Best ultraviolet maps of 2 nearest galaxies created
Washington: Astronomers at NASA and Pennsylvania State University have used the Swift satellite to create the most detailed ultraviolet light surveys ever of the Large and Small Magellanic Clouds, the two closest major galaxies.
"We took thousands of images and assembled them into seamless portraits of the main body of each galaxy, resulting in the highest-resolution surveys of the Magellanic Clouds at ultraviolet wavelengths," Stefan Immler, who proposed the program and led NASA's contribution from the agency's Goddard Space Flight Center in Greenbelt, Md said.
Immler presented a 160-megapixel mosaic image of the Large Magellanic Cloud (LMC) and a 57-megapixel mosaic image of the Small Magellanic Cloud (SMC) at the 222nd American Astronomical Society meeting in Indianapolis on Monday.
The new images reveal about 1 million ultraviolet sources in the LMC and about 250,000 in the SMC.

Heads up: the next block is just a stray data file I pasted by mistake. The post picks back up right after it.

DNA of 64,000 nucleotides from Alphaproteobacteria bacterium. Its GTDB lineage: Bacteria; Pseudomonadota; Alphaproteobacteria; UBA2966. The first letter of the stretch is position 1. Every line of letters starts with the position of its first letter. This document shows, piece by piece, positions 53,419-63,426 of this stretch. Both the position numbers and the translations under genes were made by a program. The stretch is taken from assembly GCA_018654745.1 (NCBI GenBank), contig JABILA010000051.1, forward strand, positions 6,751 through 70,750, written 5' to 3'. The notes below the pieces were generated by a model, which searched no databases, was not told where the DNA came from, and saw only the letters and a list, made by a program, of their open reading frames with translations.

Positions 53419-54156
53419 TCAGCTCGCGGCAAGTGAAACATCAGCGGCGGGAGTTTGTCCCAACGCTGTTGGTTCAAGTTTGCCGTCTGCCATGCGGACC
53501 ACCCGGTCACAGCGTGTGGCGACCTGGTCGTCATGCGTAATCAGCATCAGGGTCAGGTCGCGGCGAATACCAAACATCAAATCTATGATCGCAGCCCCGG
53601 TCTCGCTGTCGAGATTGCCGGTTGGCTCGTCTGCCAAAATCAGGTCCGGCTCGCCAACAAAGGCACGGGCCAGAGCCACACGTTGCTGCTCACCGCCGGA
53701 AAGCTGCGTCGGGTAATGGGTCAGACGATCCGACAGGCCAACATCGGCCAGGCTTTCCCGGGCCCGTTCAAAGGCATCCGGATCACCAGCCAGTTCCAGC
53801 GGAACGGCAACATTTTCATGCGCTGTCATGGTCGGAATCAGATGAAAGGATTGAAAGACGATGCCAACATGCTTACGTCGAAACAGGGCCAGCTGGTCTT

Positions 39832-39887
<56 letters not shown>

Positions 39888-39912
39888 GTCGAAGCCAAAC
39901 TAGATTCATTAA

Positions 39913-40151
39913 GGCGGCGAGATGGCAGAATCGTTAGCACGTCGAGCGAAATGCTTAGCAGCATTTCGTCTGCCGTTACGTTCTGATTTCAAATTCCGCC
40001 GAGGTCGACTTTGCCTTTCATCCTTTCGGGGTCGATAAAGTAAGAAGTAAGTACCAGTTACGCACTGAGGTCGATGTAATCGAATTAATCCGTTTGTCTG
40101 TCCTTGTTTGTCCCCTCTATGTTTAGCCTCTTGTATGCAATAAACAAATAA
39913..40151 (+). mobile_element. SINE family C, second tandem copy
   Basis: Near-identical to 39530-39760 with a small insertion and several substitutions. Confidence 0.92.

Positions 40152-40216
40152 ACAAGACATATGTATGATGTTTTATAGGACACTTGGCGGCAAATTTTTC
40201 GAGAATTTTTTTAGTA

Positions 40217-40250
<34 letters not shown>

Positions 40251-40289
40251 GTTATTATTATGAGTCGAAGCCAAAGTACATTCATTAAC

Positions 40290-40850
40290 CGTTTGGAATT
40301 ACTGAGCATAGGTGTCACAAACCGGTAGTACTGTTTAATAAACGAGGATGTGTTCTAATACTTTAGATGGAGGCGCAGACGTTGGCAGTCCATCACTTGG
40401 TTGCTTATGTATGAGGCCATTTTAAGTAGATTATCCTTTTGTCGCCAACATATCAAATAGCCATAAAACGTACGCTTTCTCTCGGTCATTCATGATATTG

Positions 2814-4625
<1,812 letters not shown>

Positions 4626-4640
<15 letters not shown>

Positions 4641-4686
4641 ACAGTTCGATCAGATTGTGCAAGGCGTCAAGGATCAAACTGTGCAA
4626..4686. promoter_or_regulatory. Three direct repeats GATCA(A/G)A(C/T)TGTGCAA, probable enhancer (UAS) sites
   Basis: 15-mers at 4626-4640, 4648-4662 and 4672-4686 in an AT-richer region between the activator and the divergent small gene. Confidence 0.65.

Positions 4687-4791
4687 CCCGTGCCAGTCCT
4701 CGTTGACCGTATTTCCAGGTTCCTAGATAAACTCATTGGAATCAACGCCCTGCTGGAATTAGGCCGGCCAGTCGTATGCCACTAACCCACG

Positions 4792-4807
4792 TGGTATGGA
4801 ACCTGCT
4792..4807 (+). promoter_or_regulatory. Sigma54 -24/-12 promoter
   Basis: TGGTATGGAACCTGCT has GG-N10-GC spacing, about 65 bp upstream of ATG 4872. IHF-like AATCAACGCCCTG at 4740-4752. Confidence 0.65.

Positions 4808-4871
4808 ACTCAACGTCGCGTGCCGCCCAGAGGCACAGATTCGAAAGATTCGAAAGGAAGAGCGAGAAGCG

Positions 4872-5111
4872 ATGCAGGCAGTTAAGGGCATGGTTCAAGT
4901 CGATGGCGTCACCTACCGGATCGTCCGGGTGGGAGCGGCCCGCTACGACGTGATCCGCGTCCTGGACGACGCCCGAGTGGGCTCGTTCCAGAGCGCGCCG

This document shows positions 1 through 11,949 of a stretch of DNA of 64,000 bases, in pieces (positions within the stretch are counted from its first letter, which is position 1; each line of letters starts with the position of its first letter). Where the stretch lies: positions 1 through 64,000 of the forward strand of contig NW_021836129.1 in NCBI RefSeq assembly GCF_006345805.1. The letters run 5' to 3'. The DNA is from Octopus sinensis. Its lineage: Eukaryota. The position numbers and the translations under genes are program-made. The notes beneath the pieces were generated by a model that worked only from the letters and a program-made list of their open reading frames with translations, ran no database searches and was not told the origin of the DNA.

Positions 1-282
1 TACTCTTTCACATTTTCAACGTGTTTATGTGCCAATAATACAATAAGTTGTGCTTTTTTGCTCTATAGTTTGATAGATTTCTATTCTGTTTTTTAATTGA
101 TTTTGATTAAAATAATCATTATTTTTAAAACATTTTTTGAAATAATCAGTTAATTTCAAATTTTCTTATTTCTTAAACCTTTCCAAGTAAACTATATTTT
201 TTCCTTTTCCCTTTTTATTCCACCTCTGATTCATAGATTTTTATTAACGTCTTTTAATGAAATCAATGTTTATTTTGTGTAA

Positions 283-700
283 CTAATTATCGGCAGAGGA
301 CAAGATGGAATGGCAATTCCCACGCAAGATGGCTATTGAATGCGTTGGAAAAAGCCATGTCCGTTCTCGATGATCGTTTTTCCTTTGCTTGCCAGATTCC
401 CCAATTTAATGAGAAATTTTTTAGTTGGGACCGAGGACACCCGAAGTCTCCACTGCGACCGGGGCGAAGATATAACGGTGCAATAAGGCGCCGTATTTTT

The images include light ranging from 1,600 to 3,300 angstroms, which is a range of UV wavelengths largely blocked by Earth's atmosphere.
The LMC and SMC lie about 163,000 light-years and 200,000 light-years away, respectively, and orbit each other as well as our own Milky Way galaxy.
The LMC is about one-tenth the size of the Milky Way and contains only 1 percent of the Milky Way's mass.
The SMC is half the size of the LMC and contains about two-thirds of its mass.
To produce the 160-megapixel LMC mosaic, Swift's UVOT acquired 2,200 snapshots for a cumulative exposure of 5.4 days. The 57-megapixel SMC image comprises 656 individual images with a total exposure of 1.8 days.